Job Quality Indicators » Work-Life Balance

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How Work-Life Conflict Affects Organizations

There is little doubt that employee work-life conflict affects an organization’s ‘bottom line.’

In addition to feeling more job stress, employees who experience high role overload or work-to-family conflict are less satisfied with their job, less committed to their employer, more likely to quit, and are less likely to consider their organization to be a good place to work. These indicators have direct implications for recruitment, retention and productivity.

 

Role Overload Hurts Employee Commitment, 
Satisfaction and Retention 

Source: Duxbury and Higgins (2001). Work Life Balance in the New Millennium:
Where Are We? Where Do We Need to Go?
 

As the chart shows, the level of role overload has a considerable effect on job satisfaction. While 60 percent of employees with low role overload in 2001 reported a high level of job satisfaction, this was true of only 30 percent of respondents with high role overload. Similarly, 58 percent of those with low role overload were highly committed to their employer, compared with only 47 percent of those reporting high role overload. Even more striking is the effect that high role overload has on job stress. While very few in the low role overload category agreed that their job was highly stressful, 44 percent with high role overload said that their job was highly stressful.

 

Work-Family Conflict Hurts Employee Satisfaction,
Commitment and Retention

Source: Duxbury and Higgins (2001). Work Life Balance in the New Millennium:
Where Are We? Where Do We Need to Go?
 

A similar picture emerges regarding work-family conflict. Firstly, this type of conflict is strongly related to job satisfaction. While 60 percent of those with low work–family conflict expressed a high level of satisfaction with work, the same could be said for only 20 percent of those with high conflict. Also note the strong relationship between work–family conflict and job stress. High levels of job stress was six times more common among those indicating that their work often got in the way of their family, compared with those reporting low work-family conflict (57 versus 9 percent).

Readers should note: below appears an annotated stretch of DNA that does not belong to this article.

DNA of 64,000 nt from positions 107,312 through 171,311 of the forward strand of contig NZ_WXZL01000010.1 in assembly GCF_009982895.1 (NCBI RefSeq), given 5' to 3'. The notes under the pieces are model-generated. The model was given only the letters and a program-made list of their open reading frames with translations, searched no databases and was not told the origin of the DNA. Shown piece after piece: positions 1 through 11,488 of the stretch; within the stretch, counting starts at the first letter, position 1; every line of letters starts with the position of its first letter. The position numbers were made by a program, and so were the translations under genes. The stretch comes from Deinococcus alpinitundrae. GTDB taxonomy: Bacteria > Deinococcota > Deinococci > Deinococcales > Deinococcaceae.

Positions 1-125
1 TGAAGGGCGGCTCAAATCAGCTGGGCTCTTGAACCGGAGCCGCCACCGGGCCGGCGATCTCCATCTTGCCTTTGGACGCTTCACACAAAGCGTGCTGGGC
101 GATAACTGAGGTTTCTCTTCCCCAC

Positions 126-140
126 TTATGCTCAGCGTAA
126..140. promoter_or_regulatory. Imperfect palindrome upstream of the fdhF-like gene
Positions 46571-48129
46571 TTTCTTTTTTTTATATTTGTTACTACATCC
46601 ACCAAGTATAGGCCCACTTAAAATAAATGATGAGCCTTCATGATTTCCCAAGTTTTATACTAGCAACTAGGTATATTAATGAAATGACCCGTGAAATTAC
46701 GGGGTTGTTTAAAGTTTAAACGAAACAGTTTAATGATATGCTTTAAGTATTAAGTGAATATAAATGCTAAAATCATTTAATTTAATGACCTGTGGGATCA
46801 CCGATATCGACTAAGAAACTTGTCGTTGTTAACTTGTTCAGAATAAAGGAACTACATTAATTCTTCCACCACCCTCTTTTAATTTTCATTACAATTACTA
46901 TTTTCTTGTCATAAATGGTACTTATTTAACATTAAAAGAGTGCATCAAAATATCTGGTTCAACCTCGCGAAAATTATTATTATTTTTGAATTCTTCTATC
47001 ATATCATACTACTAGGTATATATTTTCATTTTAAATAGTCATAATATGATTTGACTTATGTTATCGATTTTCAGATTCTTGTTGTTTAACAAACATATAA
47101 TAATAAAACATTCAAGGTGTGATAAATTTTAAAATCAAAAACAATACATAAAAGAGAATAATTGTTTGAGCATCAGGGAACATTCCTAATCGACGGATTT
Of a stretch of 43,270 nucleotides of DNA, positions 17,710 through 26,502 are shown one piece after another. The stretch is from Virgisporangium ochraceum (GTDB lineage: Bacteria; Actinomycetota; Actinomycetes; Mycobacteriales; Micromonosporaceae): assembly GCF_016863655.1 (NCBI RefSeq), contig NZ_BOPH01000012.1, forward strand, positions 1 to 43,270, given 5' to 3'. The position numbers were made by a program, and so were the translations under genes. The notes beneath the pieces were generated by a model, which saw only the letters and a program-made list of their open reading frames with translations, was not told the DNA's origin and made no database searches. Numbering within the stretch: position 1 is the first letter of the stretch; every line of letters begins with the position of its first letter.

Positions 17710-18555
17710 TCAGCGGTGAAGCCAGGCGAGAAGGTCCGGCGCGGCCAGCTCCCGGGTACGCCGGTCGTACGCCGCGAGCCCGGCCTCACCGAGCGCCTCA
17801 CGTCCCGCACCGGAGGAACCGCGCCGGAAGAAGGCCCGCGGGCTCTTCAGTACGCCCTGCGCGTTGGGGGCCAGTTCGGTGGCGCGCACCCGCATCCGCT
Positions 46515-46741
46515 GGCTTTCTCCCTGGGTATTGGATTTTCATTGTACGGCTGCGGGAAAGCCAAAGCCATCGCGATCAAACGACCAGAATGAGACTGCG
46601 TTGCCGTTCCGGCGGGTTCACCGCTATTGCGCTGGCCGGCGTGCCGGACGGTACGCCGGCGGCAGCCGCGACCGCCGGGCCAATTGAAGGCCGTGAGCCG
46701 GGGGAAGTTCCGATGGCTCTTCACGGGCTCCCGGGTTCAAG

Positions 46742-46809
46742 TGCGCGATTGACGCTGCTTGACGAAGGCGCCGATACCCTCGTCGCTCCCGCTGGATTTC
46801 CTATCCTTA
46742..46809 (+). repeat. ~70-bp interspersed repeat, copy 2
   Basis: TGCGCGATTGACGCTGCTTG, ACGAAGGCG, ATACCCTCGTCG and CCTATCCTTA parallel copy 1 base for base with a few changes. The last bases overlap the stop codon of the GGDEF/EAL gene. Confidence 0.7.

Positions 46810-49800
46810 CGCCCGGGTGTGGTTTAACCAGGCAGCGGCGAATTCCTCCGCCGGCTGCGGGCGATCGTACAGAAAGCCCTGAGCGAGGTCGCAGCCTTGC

Not surprisingly, work to family conflict also is linked to employee retention. While only seven percent with low levels of conflict thought about quitting their job on a weekly basis, the desire to quit was almost four times higher (26 percent) among those reporting high levels of work-to-family conflict.

Finally, high levels of role overload and work-to-family conflict seem to affect absenteeism rates. Employees with low role overload and low work-to-family conflict missed an average of 6.8 and 7.8 days of work respectively during over the year, compared to 11.2 and 11.4 days, respectively, among their co-workers with high overload and high conflict (data not shown). These differences are significant. The direct costs of absenteeism to the Canadian economy due to work-life conflict is an estimated $3 billion per year.

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